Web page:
I have developed a Sage class for foams, colorings, and Robert-Wagner evaluation. See it on GitHub

Motto: Surfaces are to circles as foams are to trivalent graphs.

Just like a surface locally looks like a plane, a foam locally looks like one these:

They are called foams because they kind of resemble soap bubbles coming together.

Here are some examples:

The first one is called the theta foam: if you look at it from the side it resembles the greek letter θ

Notice that (mathematical) foams have integers on their faces. These are called thicknesses. They may also have polynomials on the facets:

The new Foam class allows you to define such foams. For the example above, all we need to do is define a SimplicialComplex representing the theta foam, and assign thicknesses, decorations, and the orientation around the binding:

# Foam facets

two_cells =
[[0,1,2],[0,1,3],[0,2,3],[1,2,3],[1,2,4],[1,3,4],[2,3,4]]

# Polynomial decorations and orientation around the binding

decorations = [[2], [2], [1,1]]

orientations = [[1]]

theta_complex = SimplicialComplex(two_cells)

F_theta = Foam(theta_complex, thicknesses, decorations,
orientations)

F_theta

Foam with Simplicial complex with vertex set (0, 1, 2, 3, 4) and 7
facets, with 3 foam facets, 1 binding and 0 singular points.

For graphs, there is a notion of graph colorings. Robert and Wagner proposed a notion of a foam coloring. Here is an example:

Notice that a facet of thickness t has exactly t colors, and two facets coming together into a third satisfy a "flow condition":

The Foam class has a method to enumerate colorings using N colors. For example, the following foam has 6 colorings using three colors (red, yellow, blue):

We can easily get these colorings on Sage:

theta_foam = foams.ThetaFoam(thicknesses = [1, 2, 1])

display(theta_foam.colorings(3))

[[[0], [0, 2], [2]],

[[0], [0, 1], [1]],

[[1], [1, 2], [2]],

[[1], [0, 1], [0]],

[[2], [1, 2], [1]],

[[2], [0, 2], [0]]]

Robert and Wagner defined an evaluation formula that takes a foam and a coloring and it gives a quotient of polynomials, for instance:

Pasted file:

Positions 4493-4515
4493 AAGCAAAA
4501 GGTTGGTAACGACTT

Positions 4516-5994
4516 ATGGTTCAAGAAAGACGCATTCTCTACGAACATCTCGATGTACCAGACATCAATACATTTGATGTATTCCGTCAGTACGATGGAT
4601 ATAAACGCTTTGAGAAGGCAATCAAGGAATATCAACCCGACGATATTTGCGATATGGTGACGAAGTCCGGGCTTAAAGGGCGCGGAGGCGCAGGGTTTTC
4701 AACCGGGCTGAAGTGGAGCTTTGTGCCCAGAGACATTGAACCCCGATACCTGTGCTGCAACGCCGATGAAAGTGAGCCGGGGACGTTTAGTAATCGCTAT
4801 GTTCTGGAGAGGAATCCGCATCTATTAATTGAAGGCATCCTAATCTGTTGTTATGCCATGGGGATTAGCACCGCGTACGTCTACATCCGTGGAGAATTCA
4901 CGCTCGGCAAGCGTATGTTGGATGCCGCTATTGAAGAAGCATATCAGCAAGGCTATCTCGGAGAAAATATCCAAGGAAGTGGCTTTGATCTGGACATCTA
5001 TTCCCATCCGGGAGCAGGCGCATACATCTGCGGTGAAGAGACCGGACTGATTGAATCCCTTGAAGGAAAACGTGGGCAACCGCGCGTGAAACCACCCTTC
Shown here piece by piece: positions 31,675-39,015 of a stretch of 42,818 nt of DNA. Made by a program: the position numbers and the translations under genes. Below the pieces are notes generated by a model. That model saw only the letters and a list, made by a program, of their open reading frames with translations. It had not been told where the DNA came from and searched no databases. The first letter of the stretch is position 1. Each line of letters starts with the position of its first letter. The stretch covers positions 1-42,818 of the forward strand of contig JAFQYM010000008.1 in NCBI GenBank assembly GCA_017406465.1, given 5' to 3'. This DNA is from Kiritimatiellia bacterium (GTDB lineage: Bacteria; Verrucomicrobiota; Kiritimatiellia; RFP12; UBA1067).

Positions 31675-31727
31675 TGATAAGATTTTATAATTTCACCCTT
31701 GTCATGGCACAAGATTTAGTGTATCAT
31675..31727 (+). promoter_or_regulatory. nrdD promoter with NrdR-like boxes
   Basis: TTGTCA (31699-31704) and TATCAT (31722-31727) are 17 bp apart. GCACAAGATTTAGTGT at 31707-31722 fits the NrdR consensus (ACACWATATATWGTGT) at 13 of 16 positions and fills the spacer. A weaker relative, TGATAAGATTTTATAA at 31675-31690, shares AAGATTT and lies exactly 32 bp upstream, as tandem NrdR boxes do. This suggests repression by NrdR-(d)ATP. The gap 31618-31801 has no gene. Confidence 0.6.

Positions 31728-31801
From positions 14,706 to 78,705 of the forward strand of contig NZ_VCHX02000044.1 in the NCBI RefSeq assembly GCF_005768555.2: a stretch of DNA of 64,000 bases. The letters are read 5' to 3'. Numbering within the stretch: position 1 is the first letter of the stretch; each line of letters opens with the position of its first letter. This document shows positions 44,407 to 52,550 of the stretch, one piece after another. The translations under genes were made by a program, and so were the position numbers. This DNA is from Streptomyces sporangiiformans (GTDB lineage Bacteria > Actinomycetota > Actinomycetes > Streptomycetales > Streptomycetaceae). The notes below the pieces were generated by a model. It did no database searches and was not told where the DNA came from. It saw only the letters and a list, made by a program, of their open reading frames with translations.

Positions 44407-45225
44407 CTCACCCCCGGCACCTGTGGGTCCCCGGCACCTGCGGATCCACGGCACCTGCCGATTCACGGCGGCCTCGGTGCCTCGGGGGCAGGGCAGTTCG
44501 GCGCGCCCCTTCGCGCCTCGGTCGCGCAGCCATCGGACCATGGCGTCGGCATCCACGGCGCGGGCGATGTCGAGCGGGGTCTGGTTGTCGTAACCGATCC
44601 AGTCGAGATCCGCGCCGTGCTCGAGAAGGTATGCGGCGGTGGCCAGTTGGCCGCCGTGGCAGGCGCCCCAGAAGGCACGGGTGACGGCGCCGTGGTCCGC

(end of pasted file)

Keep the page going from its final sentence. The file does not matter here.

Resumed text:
Adding all of the contributions for each coloring of a foam should yield a quotient of polynomials. One of the miraculous properties of this evaluation is that, in fact, it returns polynomials:

We can confirm this in Sage:

sphere_foam = foams.SphereFoam(thicknesses = [1], decorations = [[3]])

sphere_foam.RW_evaluation(3)

-x0 - x1 - x2

Previous implementations of the Robert-Wagner formula struggled with as few as 4 colors and a few facets. Our new approach transforms the foam coloring problem into an Integer Linear Programming (ILP) problem, which allows us to find colorings with up to 9 colors if the foams are not too large. Take the following foam:

Let's define it in Sage and find its colorings using 9 colors:

suspK4 = foams.SuspensionK4(thicknesses = [2, 1, 3, 3, 2, 5])

print(len(suspK4.colorings(9)))

display(suspK4.colorings(9))

3780

[[[2], [1, 2, 8], [0, 3], [1, 8], [0, 2, 3], [0, 1, 2, 3, 8]],

[[2], [1, 2, 7], [0, 3], [1, 7], [0, 2, 3], [0, 1, 2, 3, 7]],

[[2], [1, 2, 6], [0, 3], [1, 6], [0, 2, 3], [0, 1, 2, 3, 6]],

...

The ILP solver finds a single coloring each time, but then the algorithm excludes that single coloring and calls the ILP solver again. Since there are relatively few colorings, the time complexity comes down to the complexity of the ILP solver, which is highly optimized.

If you would like early access to this package (which contains other features, such as constructor methods and a foams catalog), please contact me.